Do you feel uncomfortable yet? You can also check out the hearing transcript for more of Elonis’ disconcerting posts. By now, you’re probably pretty creeped out by this weird Eminem wannabe. Well, he served his time: a 44-month sentence. What makes me see red is why he was convicted.

Elonis landed in the slammer for “transmit[ting] in interstate or foreign commerce any
communication containing any threat to kidnap any person or any threat to injure the person of another…” Anyone else think it’s problematic that despite his threats, which blatantly targeted his wife, he was sentenced on a technicality?

Cyber threats are common; Elonis’ wife is not alone. Now the media is examining when rap crosses the line from being “gangsta” to being threatening? This issue is at the crux of the case the Supreme Court will hear in the upcoming term.

True Threats

While true threats are not protected by the First Amendment, the Supreme Court is struggling with ambiguities like cyber threats. The last time the court had a case involving threats was the 2003 case Virginia v. Black et al. The court defined true threats as “statements where the speaker means to communicate a serious expression of an intent to commit an act of unlawful violence to a particular individual or group of individuals.”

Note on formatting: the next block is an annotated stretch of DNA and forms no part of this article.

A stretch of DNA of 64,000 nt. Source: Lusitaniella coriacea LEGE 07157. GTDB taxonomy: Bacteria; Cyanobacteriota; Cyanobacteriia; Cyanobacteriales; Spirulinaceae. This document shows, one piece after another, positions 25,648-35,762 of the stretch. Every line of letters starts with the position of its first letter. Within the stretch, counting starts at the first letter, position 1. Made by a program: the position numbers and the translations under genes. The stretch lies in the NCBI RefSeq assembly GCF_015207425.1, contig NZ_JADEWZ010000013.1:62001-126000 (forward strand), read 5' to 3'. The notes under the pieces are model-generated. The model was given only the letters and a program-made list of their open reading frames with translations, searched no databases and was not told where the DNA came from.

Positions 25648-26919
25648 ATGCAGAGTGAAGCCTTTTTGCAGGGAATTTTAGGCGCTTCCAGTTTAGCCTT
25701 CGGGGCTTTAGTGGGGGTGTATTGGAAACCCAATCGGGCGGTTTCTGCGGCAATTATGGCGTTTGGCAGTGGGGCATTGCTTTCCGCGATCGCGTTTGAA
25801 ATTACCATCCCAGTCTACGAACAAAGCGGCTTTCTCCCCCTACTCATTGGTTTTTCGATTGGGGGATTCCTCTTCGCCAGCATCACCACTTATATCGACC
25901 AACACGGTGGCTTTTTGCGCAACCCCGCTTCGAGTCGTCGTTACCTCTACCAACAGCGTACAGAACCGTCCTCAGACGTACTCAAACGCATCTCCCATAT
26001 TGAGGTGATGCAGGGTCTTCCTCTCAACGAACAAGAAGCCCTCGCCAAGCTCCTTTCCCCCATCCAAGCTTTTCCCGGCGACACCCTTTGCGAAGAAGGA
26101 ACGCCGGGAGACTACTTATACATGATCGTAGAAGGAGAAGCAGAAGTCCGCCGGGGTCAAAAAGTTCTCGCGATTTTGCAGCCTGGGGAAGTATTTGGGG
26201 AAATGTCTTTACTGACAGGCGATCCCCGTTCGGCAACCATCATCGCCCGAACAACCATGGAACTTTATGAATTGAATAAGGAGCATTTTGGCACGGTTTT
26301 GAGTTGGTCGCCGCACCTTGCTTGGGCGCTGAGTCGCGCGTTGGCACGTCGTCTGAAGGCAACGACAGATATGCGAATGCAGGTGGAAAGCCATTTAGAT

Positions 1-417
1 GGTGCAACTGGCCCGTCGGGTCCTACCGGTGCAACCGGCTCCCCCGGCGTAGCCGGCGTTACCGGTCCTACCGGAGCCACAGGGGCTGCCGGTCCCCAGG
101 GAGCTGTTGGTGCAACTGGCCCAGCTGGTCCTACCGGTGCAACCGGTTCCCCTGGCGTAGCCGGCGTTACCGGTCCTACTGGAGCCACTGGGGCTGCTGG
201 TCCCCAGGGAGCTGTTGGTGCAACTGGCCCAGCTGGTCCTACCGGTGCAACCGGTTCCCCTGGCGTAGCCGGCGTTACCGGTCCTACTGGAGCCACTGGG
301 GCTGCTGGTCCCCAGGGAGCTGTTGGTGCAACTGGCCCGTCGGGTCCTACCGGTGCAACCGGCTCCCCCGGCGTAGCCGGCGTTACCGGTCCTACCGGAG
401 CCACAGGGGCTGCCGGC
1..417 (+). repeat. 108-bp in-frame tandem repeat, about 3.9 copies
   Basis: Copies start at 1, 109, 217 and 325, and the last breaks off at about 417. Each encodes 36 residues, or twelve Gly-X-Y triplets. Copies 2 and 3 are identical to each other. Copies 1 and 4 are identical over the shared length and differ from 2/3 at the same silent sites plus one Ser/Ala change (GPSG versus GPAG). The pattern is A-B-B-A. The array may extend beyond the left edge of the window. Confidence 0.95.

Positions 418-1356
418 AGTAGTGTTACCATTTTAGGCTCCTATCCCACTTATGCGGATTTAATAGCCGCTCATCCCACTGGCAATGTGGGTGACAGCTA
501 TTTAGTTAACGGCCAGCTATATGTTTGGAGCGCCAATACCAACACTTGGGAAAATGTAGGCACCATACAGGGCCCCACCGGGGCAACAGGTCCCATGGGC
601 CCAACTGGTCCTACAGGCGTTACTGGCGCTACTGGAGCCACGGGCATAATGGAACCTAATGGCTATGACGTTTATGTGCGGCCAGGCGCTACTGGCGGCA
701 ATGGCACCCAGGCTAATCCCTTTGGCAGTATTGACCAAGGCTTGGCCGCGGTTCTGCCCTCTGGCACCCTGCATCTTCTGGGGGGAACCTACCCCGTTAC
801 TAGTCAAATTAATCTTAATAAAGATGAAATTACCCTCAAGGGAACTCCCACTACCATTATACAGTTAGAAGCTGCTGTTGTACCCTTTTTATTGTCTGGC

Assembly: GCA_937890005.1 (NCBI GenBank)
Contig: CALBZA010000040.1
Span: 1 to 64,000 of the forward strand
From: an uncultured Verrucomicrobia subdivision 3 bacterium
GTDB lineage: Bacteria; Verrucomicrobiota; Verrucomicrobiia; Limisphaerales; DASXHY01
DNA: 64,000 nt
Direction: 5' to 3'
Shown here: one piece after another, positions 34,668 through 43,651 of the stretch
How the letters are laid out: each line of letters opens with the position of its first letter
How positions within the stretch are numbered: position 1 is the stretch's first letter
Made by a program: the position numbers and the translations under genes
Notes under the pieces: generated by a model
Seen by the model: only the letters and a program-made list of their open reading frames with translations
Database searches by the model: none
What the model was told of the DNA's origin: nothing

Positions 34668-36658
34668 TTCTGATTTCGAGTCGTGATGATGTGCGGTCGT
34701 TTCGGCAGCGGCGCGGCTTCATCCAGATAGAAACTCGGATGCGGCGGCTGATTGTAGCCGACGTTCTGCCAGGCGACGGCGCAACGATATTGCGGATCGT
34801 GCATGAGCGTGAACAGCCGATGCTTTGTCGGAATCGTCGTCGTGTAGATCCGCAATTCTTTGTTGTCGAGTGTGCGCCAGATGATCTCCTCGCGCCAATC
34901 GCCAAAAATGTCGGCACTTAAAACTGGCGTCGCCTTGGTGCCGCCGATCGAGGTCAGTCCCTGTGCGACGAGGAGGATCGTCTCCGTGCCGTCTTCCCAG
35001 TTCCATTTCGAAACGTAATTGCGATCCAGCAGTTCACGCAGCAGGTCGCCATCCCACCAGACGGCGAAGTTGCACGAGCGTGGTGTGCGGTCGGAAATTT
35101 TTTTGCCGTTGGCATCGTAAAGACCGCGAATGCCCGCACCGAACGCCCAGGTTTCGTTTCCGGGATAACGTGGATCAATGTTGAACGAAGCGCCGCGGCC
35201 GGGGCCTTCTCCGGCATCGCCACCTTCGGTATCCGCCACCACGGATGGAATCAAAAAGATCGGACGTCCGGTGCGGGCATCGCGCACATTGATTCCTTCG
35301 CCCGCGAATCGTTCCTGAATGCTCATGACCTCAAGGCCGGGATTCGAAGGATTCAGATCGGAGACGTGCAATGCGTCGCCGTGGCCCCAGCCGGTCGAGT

Elonis defended his posts as art, saying he therefore lacked intent to actually carry out those threats. But his threats were specific, well thought-out, and frightening. So were his posts true threats or merely artistic expression? That’s exactly the question SCOTUS will have to answer.

When Does Rap go too Far?

Elonis is one of many who have been put on trial for violent content in rap lyrics. Now who doesn’t love some good ol’ fashioned hate-the-world, go burn in hell, Eminem-style rap? I actually love Eminem – my iTunes holds precisely 54 of his songs. Yes, his raps are graphic, violent, angry, and sometimes downright grotesque. But, aside from his mother, whom he actually bought a mansion, he does not outline specific plans for a single person’s demise. He’s just angry at the world, that’s all.